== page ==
Trump’s Immigration Crackdown Is Blowing Holes In Agency Budgets

Two years of shock-and-awe tactics have altered the missions of several federal departments and left others scrambling for money. And the policy isn't even working.
President Donald Trump boards Air Force One on Tuesday as he heads to Council Bluffs, Iowa, for a campaign rally.
President Donald Trump boards Air Force One on Tuesday as he heads to Council Bluffs, Iowa, for a campaign rally.
MANDEL NGAN/AFP via Getty Images

Two years in, President Donald Trump’s promised immigration crackdown is hardly on pace to deliver his stated goal of deporting up to 3 million people. But it has produced something else: gaping budget holes that the administration has scrambled to fill.

Since taking office, the president has repeatedly ordered sweeping and often improvised changes that gave federal agencies a greater stake in immigration enforcement but muddled their missions. The sudden policy shifts sparked self-inflicted crises that regularly required band-aid solutions far more expensive than the status quo. And to pay for it all, the administration pulled money from federal agencies that have nothing to do with immigration ― including cancer research, Head Start and the Federal Emergency Management Agency. It’s policymaking for the Trump era: rushed, chaotic, expensive — and ultimately self-defeating.

A Tent Camp For The Price Of A Luxury Hotel

Perhaps the most glaring example of the wastefulness of the White House’s approach is the creation of the tent shelter for migrant children at Tornillo, Texas. The administration had the camp hastily erected in June as an emergency measure to shelter 400 unaccompanied minors and children it had separated from their families at the border. The Tornillo contract was supposed to expire in September. But as the month wound to a close, officials decided to keep the facility open to solve a new crisis of the administration’s own making.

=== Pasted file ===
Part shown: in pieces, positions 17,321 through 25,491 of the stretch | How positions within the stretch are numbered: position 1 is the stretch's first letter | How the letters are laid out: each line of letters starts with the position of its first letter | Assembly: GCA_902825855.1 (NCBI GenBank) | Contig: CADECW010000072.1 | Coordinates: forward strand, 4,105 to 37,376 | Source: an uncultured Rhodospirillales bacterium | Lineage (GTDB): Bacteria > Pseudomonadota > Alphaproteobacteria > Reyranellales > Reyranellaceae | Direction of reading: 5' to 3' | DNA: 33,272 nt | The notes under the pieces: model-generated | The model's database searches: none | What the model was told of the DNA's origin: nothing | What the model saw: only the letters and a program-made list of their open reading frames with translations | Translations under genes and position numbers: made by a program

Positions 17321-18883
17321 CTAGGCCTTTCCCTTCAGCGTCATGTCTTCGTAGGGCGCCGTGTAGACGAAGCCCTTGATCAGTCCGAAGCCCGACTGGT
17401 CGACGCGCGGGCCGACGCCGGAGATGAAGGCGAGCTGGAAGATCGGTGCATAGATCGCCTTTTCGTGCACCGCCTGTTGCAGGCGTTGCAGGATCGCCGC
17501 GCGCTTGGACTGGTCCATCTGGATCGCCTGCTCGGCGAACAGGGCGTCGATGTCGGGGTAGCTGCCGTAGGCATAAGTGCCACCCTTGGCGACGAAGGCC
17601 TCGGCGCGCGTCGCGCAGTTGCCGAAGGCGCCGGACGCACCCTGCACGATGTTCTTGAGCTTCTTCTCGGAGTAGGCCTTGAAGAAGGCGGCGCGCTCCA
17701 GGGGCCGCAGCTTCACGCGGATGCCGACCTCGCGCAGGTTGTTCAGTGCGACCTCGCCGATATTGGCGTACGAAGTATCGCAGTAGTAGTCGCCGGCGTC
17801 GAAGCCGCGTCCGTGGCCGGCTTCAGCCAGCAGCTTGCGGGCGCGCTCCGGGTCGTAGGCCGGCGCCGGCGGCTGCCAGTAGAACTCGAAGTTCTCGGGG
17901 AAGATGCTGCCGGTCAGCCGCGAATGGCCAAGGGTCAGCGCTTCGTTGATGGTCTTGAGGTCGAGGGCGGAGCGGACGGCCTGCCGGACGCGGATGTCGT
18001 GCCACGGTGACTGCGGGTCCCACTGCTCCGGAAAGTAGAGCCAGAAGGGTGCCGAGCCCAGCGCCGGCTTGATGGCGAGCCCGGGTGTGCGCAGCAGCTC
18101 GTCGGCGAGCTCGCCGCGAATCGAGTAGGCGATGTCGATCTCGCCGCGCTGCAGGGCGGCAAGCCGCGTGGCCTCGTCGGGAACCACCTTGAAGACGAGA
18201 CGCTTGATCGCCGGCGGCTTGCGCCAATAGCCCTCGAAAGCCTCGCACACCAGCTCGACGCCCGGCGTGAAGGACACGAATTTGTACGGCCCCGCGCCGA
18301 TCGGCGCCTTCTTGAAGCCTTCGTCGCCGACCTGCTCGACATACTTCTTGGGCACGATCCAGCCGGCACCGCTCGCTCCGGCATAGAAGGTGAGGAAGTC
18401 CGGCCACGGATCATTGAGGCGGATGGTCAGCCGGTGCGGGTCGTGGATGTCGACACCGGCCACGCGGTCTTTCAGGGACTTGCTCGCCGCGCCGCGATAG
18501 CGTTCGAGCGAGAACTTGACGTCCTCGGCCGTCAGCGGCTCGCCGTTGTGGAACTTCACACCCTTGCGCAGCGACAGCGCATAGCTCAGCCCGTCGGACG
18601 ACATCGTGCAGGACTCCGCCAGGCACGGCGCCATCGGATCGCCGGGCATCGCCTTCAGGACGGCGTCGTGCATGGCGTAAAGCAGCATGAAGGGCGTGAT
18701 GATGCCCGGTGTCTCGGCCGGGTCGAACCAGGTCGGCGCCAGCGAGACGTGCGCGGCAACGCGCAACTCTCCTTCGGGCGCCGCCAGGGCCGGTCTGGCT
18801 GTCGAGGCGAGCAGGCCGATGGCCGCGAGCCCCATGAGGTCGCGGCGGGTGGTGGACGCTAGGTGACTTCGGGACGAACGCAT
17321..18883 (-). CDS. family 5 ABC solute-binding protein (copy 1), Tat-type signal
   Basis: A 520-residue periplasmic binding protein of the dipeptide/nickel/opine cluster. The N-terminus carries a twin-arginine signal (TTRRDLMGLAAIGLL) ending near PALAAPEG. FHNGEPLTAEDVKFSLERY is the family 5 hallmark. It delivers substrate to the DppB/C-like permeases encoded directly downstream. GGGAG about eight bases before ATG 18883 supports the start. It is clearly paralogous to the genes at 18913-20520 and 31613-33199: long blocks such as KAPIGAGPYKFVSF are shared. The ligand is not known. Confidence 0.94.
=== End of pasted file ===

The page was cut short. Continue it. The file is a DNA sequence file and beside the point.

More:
The new crisis was triggered by the administration’s decision in May to begin fingerprinting the adult sponsors (often relatives) who sought to retrieve children the government had detained — and to share that information with Immigration and Customs Enforcement.

Security officers patrol the perimeter of the tent encampment near the Tornillo Port of Entry in West Texas. It was initially built to house 400 children. Now nearly 4,000 are detained there.
Security officers patrol the perimeter of the tent encampment near the Tornillo Port of Entry in West Texas. It was initially built to house 400 children. Now nearly 4,000 are detained there.
Bloomberg via Getty Images

Because sponsors are often unauthorized immigrants themselves and therefore reluctant to be fingerprinted by federal agencies, the outcome was predictable: More children are stuck in shelters for longer periods of time. The system, run by the Department of Health and Human Services’ Office of Refugee Resettlement, is currently housing more than 13,000 of them — about five times as many as a year ago. So instead of shutting down the Tornillo tent camp, the Trump administration is packing more children into it, with plans to hold as many as 3,800 minors.

The expected cost: $750 per night, per bed. For about the same price, the federal government could pay for a deluxe hotel room — with a view of Central Park — at Trump’s Manhattan hotel. For every month that the Trump administration locks up a single undocumented minor in the Texas desert, it pays more than the annual cost of putting a student through state college, complete with room and board.

The policy of fingerprinting sponsors and sharing that information with ICE didn’t exist when Congress approved the HHS budget. But the government is still stuck with the bill. To cover the gap, HHS reshuffled about $260 million last month from other parts of its budget, as Yahoo! News first reported. Among the losers in the battle of priorities are cancer research ($13.3 million), Head Start preschool ($16.7 million) and HIV prevention ($5.7 million).

Improvising A Bigger Detention System

Trump’s improvised crackdown blew a similar hole in the ICE budget.

Within a week of taking office, Trump signed an executive order eliminating arrest priorities set by the outgoing Obama administration. Instead of focusing on detaining recent border-crossers, people with serious crimes or those who had been deported in the past, the White House freed the agency to arrest any unauthorized immigrant its agents find. The mandate was clear: Arrest more migrants.